Los Angeles International Airport is set to ban curbside ride-hailing pickups as terminal-area construction work kicks into high gear, airport officials announced Oct. 4.
Starting Oct. 29, arriving passengers planning to use taxis or app-based ride services will have to take shuttles to a new pickup lot near the Southwest Airlines terminal. Passengers catching flights out of LAX can still be dropped off curbside at the terminals.
The move is part of the airport's larger reconfiguration of ride pickups that will also involve relocation of pickup points for hotel and car rental shuttle buses.
The changes are a response to mounting congestion in the central terminal loop where lanes are increasingly taken away to accommodate construction related to terminal upgrade projects and the $2 billion people-mover project. A trip around the loop can now take more than 30 minutes during peak travel times.
According to airport officials, roughly one-fourth of all vehicles using the central loop are operated by ride-share drivers, mostly under the Uber Technologies Inc. and Lyft Inc. banners. The ban is expected to remove about 15% of all traffic using the terminal loop.
It was only four years ago that Uber and Lyft were allowed to start curbside pickups at LAX. Prior to that, passengers had to exit airport property to access ride-share services.
The new curbside pickup ban only applies to arriving passengers who plan to leave LAX through services such as Uber and Lyft or via conventional taxis. Uber, Lyft and other ride-hail passengers on departing flights can still be dropped off curbside in front of the terminals.
Instead of curbside pickups, arriving passengers will have to take shuttles to a new lot, dubbed LAX-it, near Terminal 1, where they can be matched with rides. The pickup lot will have some amenities, including restrooms and food trucks. Similar ride-hailing lots have been in place for several years at entertainment venues, such as the Hollywood Bowl.
“LAX-it will provide an easy, efficient experience for guests using taxis and ride apps and reduce overall traffic in and around the central terminal area for all those driving to and from LAX and for our neighbors,” said Keith Wilschetz, deputy executive director for operations at Los Angeles World Airports, the city agency that runs LAX.
The plan calls for shuttles to arrive at the curb at least every five minutes during peak hours, picking up passengers at each airport terminal. The shuttles will have a capacity of 26 seated and 14 standing passengers.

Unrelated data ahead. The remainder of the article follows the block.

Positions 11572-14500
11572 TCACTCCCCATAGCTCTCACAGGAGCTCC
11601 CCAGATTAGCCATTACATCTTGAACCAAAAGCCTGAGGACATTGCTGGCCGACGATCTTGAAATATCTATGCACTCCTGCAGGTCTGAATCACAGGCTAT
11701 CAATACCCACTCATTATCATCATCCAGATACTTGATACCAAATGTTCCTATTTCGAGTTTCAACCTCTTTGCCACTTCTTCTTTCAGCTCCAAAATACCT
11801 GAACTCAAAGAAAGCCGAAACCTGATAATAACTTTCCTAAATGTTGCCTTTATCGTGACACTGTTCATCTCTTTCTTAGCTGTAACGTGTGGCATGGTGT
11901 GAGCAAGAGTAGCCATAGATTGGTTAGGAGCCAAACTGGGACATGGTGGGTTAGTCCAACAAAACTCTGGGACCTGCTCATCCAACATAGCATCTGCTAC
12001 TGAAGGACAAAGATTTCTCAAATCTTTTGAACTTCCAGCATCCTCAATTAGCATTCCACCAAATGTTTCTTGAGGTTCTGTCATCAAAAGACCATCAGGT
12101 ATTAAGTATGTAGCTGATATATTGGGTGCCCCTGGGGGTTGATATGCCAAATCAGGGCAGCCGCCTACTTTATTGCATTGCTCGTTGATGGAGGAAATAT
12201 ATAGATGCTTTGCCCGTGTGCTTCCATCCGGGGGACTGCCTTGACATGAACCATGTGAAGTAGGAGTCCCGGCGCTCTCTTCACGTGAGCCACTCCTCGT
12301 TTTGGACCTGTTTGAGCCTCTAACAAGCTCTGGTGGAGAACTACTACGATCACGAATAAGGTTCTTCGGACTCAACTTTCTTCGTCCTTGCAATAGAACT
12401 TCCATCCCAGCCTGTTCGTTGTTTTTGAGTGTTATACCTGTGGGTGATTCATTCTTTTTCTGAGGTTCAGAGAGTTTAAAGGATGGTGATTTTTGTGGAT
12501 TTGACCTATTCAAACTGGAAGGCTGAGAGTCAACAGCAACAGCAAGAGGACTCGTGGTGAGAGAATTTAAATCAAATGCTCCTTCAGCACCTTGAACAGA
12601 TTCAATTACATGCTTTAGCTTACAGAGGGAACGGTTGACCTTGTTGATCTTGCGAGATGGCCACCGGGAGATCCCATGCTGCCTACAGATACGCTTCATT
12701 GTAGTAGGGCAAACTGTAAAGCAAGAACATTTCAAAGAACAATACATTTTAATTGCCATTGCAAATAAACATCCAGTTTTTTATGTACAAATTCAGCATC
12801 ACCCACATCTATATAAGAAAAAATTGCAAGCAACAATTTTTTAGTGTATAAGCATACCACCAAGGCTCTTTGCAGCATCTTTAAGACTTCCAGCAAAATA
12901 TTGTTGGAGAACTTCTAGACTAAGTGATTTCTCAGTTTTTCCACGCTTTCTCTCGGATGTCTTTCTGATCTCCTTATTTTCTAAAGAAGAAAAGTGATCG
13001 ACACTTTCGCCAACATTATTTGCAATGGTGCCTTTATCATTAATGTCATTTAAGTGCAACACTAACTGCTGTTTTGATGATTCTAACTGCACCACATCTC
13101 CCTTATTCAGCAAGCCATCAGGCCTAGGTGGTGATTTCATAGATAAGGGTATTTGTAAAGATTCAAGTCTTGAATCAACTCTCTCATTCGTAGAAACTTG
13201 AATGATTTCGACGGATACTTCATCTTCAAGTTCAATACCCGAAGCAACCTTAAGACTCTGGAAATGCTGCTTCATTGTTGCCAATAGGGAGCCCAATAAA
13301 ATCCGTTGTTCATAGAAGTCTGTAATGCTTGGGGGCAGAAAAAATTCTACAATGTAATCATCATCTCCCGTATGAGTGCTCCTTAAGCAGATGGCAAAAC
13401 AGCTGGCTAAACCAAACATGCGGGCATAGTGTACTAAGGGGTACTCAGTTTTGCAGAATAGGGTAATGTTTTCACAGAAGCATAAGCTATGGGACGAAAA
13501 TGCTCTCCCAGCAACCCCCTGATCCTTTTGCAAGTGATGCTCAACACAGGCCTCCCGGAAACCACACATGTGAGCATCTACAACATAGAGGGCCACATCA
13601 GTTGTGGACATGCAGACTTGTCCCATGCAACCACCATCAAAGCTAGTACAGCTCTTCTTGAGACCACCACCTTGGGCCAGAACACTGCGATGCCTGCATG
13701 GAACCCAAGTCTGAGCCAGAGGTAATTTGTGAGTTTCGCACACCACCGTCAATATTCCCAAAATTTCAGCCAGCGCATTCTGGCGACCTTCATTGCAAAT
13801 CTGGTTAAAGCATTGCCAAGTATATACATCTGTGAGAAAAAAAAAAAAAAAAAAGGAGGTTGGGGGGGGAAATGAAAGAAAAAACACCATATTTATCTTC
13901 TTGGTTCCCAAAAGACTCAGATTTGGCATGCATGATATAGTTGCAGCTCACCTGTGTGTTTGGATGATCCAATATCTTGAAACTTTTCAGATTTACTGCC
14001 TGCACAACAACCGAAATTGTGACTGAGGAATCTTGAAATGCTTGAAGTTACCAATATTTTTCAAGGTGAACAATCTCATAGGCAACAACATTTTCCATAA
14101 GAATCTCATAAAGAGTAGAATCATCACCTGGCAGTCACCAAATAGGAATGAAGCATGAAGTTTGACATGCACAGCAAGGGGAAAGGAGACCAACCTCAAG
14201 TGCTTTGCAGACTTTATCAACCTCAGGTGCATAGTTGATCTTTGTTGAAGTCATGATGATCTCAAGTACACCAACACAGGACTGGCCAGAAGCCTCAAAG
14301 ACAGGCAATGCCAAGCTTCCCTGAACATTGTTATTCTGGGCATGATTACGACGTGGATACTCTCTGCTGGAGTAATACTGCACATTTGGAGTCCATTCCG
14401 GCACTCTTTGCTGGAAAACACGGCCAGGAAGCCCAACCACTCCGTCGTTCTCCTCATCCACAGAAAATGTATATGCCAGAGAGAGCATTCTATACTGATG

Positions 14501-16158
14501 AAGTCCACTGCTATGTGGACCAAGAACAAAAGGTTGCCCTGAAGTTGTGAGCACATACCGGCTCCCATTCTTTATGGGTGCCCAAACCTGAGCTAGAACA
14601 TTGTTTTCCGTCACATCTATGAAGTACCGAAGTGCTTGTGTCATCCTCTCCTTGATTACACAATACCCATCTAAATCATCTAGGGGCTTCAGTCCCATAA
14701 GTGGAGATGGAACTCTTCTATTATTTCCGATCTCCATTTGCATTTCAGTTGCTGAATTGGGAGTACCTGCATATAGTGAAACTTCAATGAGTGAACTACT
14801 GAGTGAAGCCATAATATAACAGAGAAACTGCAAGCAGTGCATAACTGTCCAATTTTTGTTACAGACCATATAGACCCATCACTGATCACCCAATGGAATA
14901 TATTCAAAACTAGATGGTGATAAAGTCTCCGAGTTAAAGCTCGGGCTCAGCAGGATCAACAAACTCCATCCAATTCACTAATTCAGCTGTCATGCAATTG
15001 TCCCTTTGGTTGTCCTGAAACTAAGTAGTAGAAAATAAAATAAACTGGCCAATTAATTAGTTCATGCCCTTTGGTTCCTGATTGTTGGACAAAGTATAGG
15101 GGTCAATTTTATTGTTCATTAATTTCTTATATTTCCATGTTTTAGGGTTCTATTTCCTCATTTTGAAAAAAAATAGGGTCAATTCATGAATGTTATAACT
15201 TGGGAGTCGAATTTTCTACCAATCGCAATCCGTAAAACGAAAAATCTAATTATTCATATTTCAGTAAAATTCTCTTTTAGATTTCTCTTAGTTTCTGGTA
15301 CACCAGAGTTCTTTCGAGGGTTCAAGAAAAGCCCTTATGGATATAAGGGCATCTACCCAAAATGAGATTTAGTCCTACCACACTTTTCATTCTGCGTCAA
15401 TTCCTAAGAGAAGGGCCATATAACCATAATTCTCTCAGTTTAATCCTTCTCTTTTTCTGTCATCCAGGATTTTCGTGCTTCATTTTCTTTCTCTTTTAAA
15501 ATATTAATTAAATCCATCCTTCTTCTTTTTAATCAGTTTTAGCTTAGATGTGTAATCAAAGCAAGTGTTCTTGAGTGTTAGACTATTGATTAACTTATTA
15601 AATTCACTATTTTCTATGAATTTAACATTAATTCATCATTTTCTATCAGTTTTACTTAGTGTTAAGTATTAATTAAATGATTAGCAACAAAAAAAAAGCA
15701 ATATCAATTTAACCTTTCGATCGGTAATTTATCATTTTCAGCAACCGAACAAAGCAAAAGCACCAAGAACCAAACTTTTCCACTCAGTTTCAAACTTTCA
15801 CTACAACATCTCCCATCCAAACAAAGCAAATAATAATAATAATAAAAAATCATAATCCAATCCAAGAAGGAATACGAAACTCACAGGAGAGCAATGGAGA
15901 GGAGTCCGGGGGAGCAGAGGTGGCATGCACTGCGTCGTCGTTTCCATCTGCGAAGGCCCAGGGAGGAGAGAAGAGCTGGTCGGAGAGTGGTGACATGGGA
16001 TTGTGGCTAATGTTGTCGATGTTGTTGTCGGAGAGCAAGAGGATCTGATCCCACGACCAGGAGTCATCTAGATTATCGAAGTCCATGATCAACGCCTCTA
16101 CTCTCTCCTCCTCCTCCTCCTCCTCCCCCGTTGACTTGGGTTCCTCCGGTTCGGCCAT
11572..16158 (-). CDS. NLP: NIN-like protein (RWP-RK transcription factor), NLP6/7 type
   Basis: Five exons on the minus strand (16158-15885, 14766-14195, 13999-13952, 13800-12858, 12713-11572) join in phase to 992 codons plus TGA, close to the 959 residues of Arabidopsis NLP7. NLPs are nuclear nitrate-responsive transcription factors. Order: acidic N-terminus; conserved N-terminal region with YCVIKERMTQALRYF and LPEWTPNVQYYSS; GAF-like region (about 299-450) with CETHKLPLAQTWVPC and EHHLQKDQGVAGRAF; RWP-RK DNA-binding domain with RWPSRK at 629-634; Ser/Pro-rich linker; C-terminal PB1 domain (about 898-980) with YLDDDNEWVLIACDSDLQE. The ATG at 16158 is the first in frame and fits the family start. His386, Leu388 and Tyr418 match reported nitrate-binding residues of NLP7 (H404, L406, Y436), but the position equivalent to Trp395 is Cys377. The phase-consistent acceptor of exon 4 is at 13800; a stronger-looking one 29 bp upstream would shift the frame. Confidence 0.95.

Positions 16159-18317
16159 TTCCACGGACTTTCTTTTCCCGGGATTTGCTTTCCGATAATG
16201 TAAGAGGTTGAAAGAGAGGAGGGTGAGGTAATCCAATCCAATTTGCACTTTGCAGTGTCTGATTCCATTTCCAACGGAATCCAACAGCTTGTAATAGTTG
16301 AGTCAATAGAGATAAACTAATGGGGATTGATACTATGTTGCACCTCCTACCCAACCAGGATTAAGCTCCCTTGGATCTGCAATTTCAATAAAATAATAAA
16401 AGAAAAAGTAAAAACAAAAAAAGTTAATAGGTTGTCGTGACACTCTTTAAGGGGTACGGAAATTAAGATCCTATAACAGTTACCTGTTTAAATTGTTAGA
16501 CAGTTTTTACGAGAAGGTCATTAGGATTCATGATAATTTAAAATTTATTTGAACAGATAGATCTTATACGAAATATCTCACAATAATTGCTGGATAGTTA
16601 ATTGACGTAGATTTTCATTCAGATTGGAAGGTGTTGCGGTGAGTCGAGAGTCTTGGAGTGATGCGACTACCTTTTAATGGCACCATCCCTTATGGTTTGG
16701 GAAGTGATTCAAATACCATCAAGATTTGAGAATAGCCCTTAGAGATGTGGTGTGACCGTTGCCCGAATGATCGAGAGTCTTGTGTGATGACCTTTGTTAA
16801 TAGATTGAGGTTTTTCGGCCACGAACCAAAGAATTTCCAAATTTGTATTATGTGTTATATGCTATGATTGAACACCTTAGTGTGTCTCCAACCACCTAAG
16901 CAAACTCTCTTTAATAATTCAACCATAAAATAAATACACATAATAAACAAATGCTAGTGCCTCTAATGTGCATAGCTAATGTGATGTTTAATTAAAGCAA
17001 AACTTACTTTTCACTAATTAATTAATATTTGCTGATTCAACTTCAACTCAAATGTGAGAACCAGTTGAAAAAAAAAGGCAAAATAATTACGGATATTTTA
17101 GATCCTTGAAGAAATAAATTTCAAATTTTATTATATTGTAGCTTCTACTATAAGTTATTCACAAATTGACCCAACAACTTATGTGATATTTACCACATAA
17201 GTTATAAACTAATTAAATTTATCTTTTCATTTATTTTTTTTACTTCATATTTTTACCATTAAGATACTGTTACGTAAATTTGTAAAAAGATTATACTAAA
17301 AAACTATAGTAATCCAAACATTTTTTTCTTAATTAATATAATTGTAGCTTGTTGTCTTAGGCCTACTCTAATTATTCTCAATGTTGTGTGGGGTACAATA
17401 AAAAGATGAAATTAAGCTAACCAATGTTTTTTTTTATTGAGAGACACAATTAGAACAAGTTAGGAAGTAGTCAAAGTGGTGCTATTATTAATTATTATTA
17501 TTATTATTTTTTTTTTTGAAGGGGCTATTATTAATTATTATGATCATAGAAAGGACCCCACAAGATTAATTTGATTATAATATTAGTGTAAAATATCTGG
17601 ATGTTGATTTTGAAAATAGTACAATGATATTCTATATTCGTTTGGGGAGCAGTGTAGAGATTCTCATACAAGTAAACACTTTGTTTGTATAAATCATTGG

They will operate in a dedicated lane on the arrivals level where they will not compete with other airport traffic. To further speed passengers through, the buses will make a maximum of two stops before heading to the ride-hail lot. LAX staff will be available at each shuttle stop to help with luggage loading, answer passenger questions, and assist passengers with disabilities.
Airport officials said they expect shuttle rides to take no longer than 15 minutes. Wilschetz also noted that under the current curbside pickup system, passengers can sometimes wait up to 30 minutes for rides on Uber or Lyft and that occasionally the drivers cancel because they cannot get through the congestion to the pickup point.
Other airports facing mounting congestion from ride-hailing services in their terminal areas -- including San Francisco International and Boston Logan International -- have also banned curbside pickups.
For hotel shuttles, pickup points will be relocated from the lower level to the upper level, meaning arriving passengers will have to take stairs or an elevator. Rental car shuttle and shared-ride van pickup points will also be relocated, though they will remain on the lower level.
Education, energy, engineering/construction and infrastructure reporter Howard Fine can be reached at email@example.com. Follow him on Twitter @howardafine.
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